In this section we test the compensation for instantaneous causality in TE computation proposed in Section 2.2, as well as the approach for CE estimation described in Section 2.3, on numerical simulations reproducing different conditions of interaction between multivariate processes. The proposed simulations were devised, in terms of imposed dynamics, interaction conditions and series length, to mimic the conditions typical of the two applicative contexts which are then considered in Section 4, i.e., short-term cardiovascular variability and magnetoencephalography. The reader is referred to [15,28,34] for more extensive validations which investigate the dependence of CE measures on a variety of dynamics, series length, noise conditions, and parameter settings. Here, we consider short realizations of linear stochastic and nonlinear deterministic coupled systems with and without instantaneous effects, and compare TE and cTE as regards their ability to detect the absence or presence of information transfer between pairs of systems. All TE and cTE computations were performed following the described procedure for nonuniform embedding, including in the initial set of candidates L = 10 past terms for each process (plus the zero-lag term when relevant); this choice was based on the necessity to cover the whole range of expected time lagged interactions, while at the same time keeping reasonably low the computational times. The number of quantization levels used for coarse-graining the dynamics of each process was set at Q = 6, in accordance with previous validation studies [15,28,34]; whereas in theory high values of Q would lead to finer state space partitions and more accurate TE estimates, in practice Q should remain as low as QKN for series of length N (with K the embedding dimension) [15,28,34].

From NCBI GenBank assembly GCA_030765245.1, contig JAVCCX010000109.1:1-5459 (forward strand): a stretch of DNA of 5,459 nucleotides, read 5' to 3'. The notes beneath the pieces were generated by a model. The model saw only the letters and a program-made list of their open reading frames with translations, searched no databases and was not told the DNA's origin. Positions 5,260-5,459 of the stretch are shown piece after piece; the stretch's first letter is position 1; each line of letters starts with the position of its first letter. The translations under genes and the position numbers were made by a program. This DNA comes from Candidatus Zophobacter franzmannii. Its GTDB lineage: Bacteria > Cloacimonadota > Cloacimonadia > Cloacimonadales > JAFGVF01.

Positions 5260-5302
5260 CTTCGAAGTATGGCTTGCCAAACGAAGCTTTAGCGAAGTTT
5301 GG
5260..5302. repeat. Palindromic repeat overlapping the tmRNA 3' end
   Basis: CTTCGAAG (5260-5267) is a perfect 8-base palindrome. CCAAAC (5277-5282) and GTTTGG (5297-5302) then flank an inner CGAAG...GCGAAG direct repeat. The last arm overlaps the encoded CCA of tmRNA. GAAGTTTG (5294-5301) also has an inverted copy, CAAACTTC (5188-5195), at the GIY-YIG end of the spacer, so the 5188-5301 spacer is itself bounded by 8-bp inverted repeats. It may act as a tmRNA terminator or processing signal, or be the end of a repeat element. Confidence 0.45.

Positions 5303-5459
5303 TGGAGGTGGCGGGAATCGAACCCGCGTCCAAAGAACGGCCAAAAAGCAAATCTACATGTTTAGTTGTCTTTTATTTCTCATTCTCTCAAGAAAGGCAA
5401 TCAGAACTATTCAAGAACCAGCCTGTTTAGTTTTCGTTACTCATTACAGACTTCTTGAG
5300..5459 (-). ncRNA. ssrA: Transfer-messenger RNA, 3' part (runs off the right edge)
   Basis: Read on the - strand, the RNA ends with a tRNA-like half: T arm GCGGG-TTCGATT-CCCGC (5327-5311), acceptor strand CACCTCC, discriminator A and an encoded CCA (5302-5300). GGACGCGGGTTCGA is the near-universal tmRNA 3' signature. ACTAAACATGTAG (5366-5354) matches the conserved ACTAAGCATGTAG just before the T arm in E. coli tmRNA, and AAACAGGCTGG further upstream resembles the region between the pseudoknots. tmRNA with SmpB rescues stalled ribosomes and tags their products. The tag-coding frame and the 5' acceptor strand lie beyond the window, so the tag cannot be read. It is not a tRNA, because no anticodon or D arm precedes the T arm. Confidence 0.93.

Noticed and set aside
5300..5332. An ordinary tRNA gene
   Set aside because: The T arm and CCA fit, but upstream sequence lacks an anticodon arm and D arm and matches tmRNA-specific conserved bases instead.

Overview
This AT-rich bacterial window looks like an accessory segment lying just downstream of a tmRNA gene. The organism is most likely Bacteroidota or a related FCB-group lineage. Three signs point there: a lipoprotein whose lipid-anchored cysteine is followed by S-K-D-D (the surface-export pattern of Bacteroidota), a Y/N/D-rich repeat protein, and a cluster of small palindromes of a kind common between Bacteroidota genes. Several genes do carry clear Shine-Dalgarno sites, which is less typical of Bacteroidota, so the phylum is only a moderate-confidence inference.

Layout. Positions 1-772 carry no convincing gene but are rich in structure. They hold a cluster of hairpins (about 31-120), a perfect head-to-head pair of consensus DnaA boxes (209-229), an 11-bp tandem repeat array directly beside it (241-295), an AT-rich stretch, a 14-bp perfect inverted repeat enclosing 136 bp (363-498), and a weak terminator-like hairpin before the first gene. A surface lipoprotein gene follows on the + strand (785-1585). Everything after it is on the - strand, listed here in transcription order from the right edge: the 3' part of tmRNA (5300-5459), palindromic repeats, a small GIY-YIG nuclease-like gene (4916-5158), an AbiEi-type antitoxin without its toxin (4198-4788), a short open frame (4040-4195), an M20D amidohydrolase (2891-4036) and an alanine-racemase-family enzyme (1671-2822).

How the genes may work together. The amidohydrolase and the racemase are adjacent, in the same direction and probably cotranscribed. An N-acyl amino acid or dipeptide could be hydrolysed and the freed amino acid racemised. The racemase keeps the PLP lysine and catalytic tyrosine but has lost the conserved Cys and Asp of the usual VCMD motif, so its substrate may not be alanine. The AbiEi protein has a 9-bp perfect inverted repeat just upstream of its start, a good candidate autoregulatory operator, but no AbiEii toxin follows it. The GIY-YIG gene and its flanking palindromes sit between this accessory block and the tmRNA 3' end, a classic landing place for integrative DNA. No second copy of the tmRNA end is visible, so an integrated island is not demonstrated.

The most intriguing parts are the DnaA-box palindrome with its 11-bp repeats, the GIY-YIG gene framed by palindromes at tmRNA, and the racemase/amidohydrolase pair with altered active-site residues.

3.1. Physiologically Meaningful Instantaneous Causality

In the first simulation we considered the case in which instantaneous effects are causally meaningful, i.e., correspond to real causal effects between pairs of processes. While zero-lag causal effects are unattainable in physical systems because interactions take time to occur, in practical analysis instantaneous causality becomes meaningfully relevant when the time resolution of the measurements is lower than the time scale of the lagged effects occurring between the processes, or when the time series are built in a way that entails the existence of zero-lag effects. Situations like these are commonly modeled in the framework of Bayesian networks or structural vector autoregression models [18,23,35]. Within this context, we consider a simulation scheme with M = 3 linear stochastic processes X, Y, and Z which interact according to the equations:
x n = a 1 x n 1 + a 2 x n 2 + u n y n = b 1 y n 1 + b 2 y n 2 + c x n c x n 1 + v n z n = c y n + c x n 1 + w n
where un, vn and wn are independent white noises with zero mean and variance σ2u = 5, σ2v = 1, and σ2w = 1. According to (6), the processes X and Y are represented as second order autoregressive processes described by two complex-conjugate poles with modulus ρx,y and phases φx,y = ±2πfx,y; setting modulus and central frequency of the poles as ρx = 0.95, ρy = 0.92, fx = 0.3, fy = 0.1, the parameters quantifying the dependence of xn and yn on their own past in (6) are a1 = 2ρxcosφx = 0.5871, a2 = −ρ2x = −0.9025, b1 = 2ρycosφy = 1.4886, a2 = −ρ2y = −0.8464. The other parameters, all set with a magnitude c = 0.5, identify causal effects between pairs of processes; the imposed effects are mixed instantaneous and lagged from X to Y, exclusively instantaneous from Y to Z, and exclusively lagged from X to Z. With this setting, self-dependencies and causal effects are consistent with rhythms and interactions commonly observed in cardiovascular and cardiorespiratory variability, showing an autonomous oscillation at the frequency of the Maier waves (fy ~ 0.1 Hz) for Y, which is transmitted to Z mimicking feedback effects from arterial pressure to heart period, and an oscillation at a typical respiratory frequency (fx ~ 0.3 Hz) for X, which is transmitted to both Y and Z mimicking respiratory-related effects on arterial pressure and heart period (a realization of the three processes is shown in Figure 1a).